Orvolle – CONCORD and the Upwell Consortium have agreed a deal on the sharing of technology acquired by the consortium in raids on Serpentis Corporation shipyards and facilities by mercenaries working on its behalf. Notably, the Scope Network will play a key role in the deal, operating as a middleman and broker on behalf of CONCORD, Upwell and other interested parties.
The deal is believed to have been reached after an extraordinary intervention by the Scope's founder, FTL communications trillionaire Lous Chavol, and a major Scope Network stockholder, Cestelle Ambre. It is understood that Upwell Chairman Yani Sar Arteu and Upwell Security Chief Lars en Ramon met with members of the CONCORD Inner Circle, including the SoCT's Matshi Raish and the Gallente Federation's Devan Malate, at the Scope Development Studio orbiting Orvolle VI's first moon.
This deal comes after the extraordinary grant of an independent galnet broadcasting license to the Scope Network and places the media giant in the position of operating as an information, operations and technology broker between New Eden's empires, megacorporations and independent capsuleers.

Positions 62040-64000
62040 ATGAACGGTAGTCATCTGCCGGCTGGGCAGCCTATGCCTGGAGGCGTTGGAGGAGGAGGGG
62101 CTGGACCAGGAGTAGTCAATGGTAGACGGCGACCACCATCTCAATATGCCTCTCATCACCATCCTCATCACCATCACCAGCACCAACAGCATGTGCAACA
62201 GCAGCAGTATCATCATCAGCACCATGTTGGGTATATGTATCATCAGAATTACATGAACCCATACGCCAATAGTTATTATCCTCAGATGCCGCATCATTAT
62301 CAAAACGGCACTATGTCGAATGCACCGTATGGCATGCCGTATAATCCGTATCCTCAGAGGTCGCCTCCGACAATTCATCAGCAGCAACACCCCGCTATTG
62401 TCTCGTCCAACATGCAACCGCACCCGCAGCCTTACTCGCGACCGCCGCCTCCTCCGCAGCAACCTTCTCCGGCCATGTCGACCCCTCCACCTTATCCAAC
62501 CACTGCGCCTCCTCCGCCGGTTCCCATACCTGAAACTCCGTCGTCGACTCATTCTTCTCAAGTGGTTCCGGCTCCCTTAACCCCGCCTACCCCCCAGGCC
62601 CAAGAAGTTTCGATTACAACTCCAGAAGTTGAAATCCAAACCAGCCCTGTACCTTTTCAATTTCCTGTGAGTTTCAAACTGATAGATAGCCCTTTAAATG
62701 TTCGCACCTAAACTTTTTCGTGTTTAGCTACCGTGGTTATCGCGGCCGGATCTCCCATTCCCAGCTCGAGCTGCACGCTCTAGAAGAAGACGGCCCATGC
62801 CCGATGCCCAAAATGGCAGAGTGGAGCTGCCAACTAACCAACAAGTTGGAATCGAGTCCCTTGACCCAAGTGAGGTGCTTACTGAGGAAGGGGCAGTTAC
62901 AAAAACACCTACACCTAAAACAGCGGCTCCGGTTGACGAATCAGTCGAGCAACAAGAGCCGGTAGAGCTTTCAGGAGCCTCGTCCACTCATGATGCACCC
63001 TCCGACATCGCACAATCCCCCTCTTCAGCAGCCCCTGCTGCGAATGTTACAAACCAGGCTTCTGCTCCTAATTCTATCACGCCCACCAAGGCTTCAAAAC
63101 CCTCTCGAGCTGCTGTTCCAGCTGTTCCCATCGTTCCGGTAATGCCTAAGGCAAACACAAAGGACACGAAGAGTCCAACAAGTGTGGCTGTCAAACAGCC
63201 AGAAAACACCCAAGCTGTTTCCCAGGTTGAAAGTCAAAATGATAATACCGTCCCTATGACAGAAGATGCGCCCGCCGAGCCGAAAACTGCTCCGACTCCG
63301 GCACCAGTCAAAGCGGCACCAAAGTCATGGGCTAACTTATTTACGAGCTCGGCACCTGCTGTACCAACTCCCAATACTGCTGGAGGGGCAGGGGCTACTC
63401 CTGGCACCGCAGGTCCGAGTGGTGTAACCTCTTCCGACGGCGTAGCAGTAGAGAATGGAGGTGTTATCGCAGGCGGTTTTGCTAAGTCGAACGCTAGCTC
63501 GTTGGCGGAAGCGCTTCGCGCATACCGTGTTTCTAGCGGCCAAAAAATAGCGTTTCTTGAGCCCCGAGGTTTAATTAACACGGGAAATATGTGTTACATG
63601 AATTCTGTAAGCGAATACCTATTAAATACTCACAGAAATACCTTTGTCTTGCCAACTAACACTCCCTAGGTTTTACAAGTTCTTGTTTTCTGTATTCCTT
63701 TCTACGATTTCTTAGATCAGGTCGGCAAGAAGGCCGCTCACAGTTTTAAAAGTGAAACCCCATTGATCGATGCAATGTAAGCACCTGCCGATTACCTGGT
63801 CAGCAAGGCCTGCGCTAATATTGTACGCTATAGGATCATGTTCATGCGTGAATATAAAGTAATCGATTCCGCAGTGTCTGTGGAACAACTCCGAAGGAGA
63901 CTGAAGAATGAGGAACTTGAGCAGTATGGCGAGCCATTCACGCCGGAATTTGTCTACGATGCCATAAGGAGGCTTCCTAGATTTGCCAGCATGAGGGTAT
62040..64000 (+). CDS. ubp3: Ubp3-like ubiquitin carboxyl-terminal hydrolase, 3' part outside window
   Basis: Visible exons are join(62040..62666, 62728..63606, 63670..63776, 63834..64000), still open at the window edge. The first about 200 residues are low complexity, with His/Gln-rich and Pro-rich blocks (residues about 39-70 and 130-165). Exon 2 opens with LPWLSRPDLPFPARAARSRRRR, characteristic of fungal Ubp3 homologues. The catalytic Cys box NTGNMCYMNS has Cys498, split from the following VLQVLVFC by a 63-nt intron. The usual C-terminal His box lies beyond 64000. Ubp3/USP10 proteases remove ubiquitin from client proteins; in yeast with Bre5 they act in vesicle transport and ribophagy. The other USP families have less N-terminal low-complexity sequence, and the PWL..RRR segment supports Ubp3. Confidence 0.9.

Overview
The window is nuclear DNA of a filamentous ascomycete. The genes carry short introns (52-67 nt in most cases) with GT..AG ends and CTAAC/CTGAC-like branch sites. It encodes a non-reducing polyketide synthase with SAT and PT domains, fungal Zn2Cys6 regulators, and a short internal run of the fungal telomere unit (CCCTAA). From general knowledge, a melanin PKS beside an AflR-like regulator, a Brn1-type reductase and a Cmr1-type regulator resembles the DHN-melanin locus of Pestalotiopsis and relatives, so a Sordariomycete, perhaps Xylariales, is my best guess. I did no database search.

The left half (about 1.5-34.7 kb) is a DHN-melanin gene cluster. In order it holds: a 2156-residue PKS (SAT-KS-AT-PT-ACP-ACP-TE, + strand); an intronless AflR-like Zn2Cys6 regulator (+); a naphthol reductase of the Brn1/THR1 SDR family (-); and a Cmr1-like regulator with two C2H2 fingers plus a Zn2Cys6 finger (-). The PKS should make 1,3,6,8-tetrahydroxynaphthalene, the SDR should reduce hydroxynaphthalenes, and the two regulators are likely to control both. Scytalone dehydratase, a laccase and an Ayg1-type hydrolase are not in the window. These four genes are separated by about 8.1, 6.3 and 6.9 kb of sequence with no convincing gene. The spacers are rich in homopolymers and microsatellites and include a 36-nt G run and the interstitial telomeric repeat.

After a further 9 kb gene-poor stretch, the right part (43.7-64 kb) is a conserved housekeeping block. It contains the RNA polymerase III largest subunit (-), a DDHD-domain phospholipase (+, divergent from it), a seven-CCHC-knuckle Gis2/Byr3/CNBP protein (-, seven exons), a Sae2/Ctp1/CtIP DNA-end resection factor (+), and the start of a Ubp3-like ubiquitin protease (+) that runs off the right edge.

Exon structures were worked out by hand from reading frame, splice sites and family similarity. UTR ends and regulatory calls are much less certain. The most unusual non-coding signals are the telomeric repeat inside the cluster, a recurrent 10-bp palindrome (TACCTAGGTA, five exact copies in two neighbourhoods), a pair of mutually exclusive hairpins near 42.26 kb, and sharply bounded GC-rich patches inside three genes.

Not seen in public for many years, the reclusive Lous Chavol is the owner of a major Gallente FTL communications backbone provider, Semiotique Superluminal, and has continued to hold the controlling interest in the Scope Network since he founded it. Cestelle Ambre is a noted high-tech and media sectors investment guru and it is believed that she has taken a close interest in the development of the Scope media empire. Perhaps related to this is that the Scope's Lina Ambre is the niece of Cestelle Ambre.
Brief statements from CONCORD and the Upwell Consortium have confirmed the outline terms of the arrangment and it is believed the Scope Network will quickly begin its brokerage operations using its access to the galnet FTL communciation system.
Twitch, the popular game-streaming site, has a funding problem. Not related to the company -- it's owned by Amazon and is just fine -- but its streamers. Like on other video platforms, creators are paid based on ad views and subscriptions, and by all accounts not at a very high rate. While popular streamers make a living -- helped in part by sponsorship deals and the like -- it can be hard for smaller channels to make ends meet. That's why the sub-economy of donations and tips exists, and today, Twitch is trying to formalize that economy with a new feature it calls "Cheering."